Are We in a Housing Bubble?

by Suzanne Powell

Have you looked at the housing market lately? Have you tried to buy a home or know someone who’s trying to buy? It’s crazy out there right now!

Depending on the location, single-family homes are selling in just days. Columbus OH’s average is 8 days. Denver: 9 days. Cinci: 11 days. Nationally the average is less than 1 month (25 days). It is also not uncommon to hear about homeowners getting more than their asking price / appraised value due to bidding wars and the like. Buyers are taking more risks by waiving the customary home inspections. It is clearly a seller’s market out there!

Demand is currently high. Clearly, this is driving prices higher and higher! Is this all going to come crashing down? Will this “bubble” in pricing “burst”? What’s going on?

Like most things, there are multiple answers to these questions. Here are the big trends and why we are likely NOT in a housing bubble:

The generation buying the most homes are millennials (25-39) at 39%. Millennials got off to a slow start since many graduated from post-secondary schools during the “great recession” in the late 2000s. Many got out of college or trade school and found it very hard to get a good-paying job. That has changed post-Covid19. Many are now working and saving and are ready for homeownership.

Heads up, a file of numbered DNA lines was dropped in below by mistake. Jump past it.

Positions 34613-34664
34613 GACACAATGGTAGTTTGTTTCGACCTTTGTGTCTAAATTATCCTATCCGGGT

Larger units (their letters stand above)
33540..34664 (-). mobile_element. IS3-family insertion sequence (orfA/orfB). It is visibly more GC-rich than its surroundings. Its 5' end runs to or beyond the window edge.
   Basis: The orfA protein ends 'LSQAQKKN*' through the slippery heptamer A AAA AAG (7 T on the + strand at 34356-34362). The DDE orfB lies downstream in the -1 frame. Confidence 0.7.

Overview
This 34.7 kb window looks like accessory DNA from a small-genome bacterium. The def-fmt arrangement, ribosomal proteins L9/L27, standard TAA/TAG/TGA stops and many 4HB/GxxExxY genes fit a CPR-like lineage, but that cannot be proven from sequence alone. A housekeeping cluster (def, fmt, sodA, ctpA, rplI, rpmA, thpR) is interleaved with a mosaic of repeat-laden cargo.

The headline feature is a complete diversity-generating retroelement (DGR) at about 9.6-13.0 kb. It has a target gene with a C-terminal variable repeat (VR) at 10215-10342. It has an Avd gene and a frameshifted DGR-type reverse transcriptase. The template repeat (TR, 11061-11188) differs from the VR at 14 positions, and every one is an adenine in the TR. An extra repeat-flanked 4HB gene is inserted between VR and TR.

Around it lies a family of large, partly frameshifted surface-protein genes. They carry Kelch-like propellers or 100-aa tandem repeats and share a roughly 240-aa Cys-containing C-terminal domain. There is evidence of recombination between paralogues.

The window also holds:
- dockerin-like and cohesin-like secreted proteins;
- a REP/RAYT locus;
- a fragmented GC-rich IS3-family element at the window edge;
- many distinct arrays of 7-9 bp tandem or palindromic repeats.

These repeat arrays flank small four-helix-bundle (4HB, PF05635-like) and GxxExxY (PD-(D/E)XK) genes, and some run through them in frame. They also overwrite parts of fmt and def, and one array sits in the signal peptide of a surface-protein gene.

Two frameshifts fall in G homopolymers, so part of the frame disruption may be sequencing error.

The #2 generation of home buyers are baby boomers (55-74) at 28%. With the stock market climbing since early 2009, the savers and investors among this group finds themselves with money enough to buy that vacation home or to upgrade/downsize. So, believe it or not, this generation is driving a significant part of the demand for homes today.

The Federal Reserve continues to keep the money supply high. Interest rates are low. Between the great recession and the pandemic, interest rates have been at historic lows. For the foreseeable future, Fed leadership will work to keep interest rates low, even if hints of inflation pop up.

Builders have not been keeping up. Some of this was Covid19 related, having to do with getting workers. Some were due to sawmill employment being down. This is partly due to builders not ordering as much supply because they didn’t predict that Covid19 would INCREASE their demand; but also, some was due to weather and fire issues in the northwest US where much of our timber comes from. All this tends to drive prices of the house’s raw materials up, worrying some home builders about buying too much high-priced wood.

Covid19 made “WFH” an acronym! Pretty much all workers who COULD work from home did. When people are working from home, they noticed that they didn’t have such a great work environment because they didn’t have that extra “bedroom” that they could convert to an office. People are upgrading!

Will this bubble burst? Maybe, but not likely anytime soon. Most experts expect housing prices to stay high and increase through 2024 and likely beyond. The rate of price increases are starting to slow, but there will likely be a supply/demand challenge for years, barring any real surprises.

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